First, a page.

Jason Van Dyke: "I'm yelling at him, 'Drop that knife."

Defense attorney: "And he never dropped it, right?"

Van Dyke: "He never dropped it."
Jason Van Dyke testifies he was shooting at the knife in #LaquanMcDonald's hand, and that he wanted the teenager to stay on the ground because it would be easier to take him into custody on the ground.
Jason Van Dyke says he screamed into his police radio, "We need an ambulance," after he shot #LaquanMcDonald.
Direct questioning of Jason Van Dyke is done. After a short break, an assistant special prosecutor will cross-examine the Chicago cop. This cross-examination should be intense.
Assistant Special Prosecutor Jody Gleason is cross-examining #LaquanMcDonald.

She starts off with, "Why'd you shoot him?"

Van Dyke says the teenager advanced on him with a knife.
Jason Van Dyke, questioned by prosecutors about why he told investigators that #LaquanMcDonald raised a knife at him, says he was "still in shock" and can't remember what he said immediately after the shooting.
Assistant Special Prosecutor Jody Gleason asks Jason Van Dyke where on the video he sees #LaquanMcDonald raising a knife. Van Dyke blows his nose and says, "The video doesn't show my perspective.
Assistant Special Prosecutor Jody Gleason shows Jason Van Dyke the animated video of the #LaquanMcDonald shooting (the one presented by a defense witness).

Van Dyke says the animation only shows the view from the back of his head.

Does he see the teen raise a knife?

"I don't."
Assistant Special Prosecutor Jody Gleason: You're not trained to shoot at a knife, you're trained to shoot at the center mass, right?

Jason Van Dyke: "My focus was just on that knife. I just wanted him to get rid of that knife."
Jason Van Dyke says the dashcam video of the #LaquanMcDonald shooting "may not show" the teenager trying to get up off the ground after he was shot, but he adds that the video wasn't from the officer's perspective.
The prosecutor asks Jason Van Dyke why he told his partner as they drove up to the scene, "Oh my God, we're going to have to shoot this guy."

Van Dyke: "I thought the officers were under attack. The whole thing was shocking to me."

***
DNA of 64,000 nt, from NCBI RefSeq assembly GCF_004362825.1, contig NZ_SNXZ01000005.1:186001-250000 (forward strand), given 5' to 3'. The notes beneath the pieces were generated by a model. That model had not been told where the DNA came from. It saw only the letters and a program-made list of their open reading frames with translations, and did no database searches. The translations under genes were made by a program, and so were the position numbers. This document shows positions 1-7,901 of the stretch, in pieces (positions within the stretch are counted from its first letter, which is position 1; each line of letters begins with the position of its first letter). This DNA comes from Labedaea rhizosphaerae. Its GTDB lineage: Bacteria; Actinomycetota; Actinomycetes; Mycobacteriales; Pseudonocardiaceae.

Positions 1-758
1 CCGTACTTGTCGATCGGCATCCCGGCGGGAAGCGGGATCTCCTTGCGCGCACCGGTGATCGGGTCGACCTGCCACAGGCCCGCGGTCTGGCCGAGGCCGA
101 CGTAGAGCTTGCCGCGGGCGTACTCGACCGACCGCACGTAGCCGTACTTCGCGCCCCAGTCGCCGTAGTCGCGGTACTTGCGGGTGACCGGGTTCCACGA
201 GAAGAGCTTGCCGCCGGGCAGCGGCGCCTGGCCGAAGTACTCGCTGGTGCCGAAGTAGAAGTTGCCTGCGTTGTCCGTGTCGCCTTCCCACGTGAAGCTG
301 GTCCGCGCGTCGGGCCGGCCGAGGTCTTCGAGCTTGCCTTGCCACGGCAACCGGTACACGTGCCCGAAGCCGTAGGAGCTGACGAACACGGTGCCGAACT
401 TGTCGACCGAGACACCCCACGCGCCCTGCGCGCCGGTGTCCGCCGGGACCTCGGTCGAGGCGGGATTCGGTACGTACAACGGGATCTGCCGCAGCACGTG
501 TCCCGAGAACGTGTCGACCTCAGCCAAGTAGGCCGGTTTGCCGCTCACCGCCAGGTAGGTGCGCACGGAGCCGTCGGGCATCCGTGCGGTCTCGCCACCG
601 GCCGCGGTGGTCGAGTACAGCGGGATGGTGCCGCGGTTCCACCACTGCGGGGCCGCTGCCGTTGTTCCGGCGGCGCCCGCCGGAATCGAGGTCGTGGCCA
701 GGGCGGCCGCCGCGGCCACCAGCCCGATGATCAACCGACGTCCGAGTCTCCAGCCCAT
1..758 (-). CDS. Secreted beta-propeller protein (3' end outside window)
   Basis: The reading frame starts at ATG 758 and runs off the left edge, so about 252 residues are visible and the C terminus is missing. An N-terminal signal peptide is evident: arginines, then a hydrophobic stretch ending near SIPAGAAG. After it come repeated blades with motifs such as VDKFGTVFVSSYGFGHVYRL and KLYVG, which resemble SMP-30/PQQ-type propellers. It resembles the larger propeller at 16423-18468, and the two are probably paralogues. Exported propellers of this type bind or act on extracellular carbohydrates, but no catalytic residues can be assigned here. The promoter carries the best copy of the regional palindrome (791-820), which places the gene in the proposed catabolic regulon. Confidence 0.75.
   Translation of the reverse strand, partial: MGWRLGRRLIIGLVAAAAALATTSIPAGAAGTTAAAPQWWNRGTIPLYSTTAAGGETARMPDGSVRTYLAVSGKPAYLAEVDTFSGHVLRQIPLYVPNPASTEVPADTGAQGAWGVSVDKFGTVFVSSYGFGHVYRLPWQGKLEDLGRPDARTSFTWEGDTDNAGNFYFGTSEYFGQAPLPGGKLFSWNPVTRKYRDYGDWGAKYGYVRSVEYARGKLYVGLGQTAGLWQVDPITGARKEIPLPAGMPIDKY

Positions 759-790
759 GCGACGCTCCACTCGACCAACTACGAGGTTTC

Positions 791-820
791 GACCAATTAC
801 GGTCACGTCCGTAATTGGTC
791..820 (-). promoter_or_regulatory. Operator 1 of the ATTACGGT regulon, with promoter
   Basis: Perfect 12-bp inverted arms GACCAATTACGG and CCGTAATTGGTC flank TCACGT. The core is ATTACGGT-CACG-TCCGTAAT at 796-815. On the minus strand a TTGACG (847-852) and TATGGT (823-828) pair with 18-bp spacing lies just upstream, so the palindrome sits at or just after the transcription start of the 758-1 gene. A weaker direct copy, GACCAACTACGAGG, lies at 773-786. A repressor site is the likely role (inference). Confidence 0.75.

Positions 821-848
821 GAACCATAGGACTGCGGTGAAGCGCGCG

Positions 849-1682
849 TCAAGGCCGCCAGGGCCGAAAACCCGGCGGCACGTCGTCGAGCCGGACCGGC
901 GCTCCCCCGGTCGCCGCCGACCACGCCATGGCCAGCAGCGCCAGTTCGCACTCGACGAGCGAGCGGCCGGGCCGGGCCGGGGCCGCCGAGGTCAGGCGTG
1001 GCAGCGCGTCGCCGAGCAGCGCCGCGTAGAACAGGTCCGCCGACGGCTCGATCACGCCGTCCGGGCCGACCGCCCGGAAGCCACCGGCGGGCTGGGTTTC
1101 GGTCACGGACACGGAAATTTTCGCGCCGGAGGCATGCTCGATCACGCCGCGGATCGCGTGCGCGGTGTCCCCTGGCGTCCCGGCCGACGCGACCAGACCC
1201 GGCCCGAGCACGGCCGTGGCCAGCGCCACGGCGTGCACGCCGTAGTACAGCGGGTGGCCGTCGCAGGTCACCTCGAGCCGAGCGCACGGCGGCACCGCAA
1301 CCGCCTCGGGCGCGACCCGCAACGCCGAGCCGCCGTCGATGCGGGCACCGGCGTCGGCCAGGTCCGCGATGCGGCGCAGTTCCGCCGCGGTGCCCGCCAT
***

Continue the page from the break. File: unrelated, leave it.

Jason Van Dyke says he initially thought he "backpedaled" after he got out of his squad car and before he shot #LaquanMcDonald. "After seeing the video countless times, I know I didn't backpedal."
Prosecutor: "You didn't even have to get out of that car, right?"

Jason Van Dyke: "You could say I didn't have to go to work that night."
Jason Van Dyke: "As an officer, you have a duty to not retreat. You have a duty to place somebody into custody."
Prosecutor: You reloaded your weapon, why didn't you continue shooting?

Jason Van Dyke: "In those couple of seconds, he had stopped moving."
Cross-examination is done.

On redirect, Jason Van Dyke says, "His back never once turned toward me. He could have made a decisive turn and walked in the opposite direction, ending it all."
Defense attorney: "Did you think you were going to get attacked?"

Jason Van Dyke: "Yes."
On re-cross, Assistant Special Prosecutor Jody Gleason asks Jason Van Dyke, "You could have ended it all the minute he hit the ground, right?"

Van Dyke says he kept shooting because he thought #LaquanMcDonald was getting up off the ground.
Jason Van Dyke has stepped off the stand. That is likely the end of the defense case.
Turns out that's not the end of the defense case.

One more witness: Barry Brodd, a police use of force expert testifying in Jason Van Dyke's defense.

The prosecution had its own use of force expert last week, who said Jason Van Dyke wasn't justified in shooting #LaquanMcDonald.
Brodd, a defense expert on police use of force, says "I feel that Officer Van Dyke's shooting of Laquan McDonald was justified."
Jason Van Dyke defense attorney Dan Herbert hands Brodd a toy knife and measures out a distance of 13 feet. Brodd then starts yelling as he sprints at Herbert with the knife over his head. Herbert has his hands out, as if pointing a gun.
Brodd, an expert on police use of force, yelled "stab! stab! stab! stab! stab!" as he held a toy knife over his head and rushed at Dan Herbert, Jason Van Dyke's defense attorney who stood 13 feet away in the courtroom.
Judge Gaughan excuses the jury for the day and tells them he'll see them tomorrow. That's the end of witness testimony for today.
"We're getting towards the end," Judge Gaughan says of the Jason Van Dyke trial.

Tomorrow, the defense will officially rest its case. Then the prosecution will have a chance for a rebuttal before closing statements.
Court is in recess until tomorrow morning.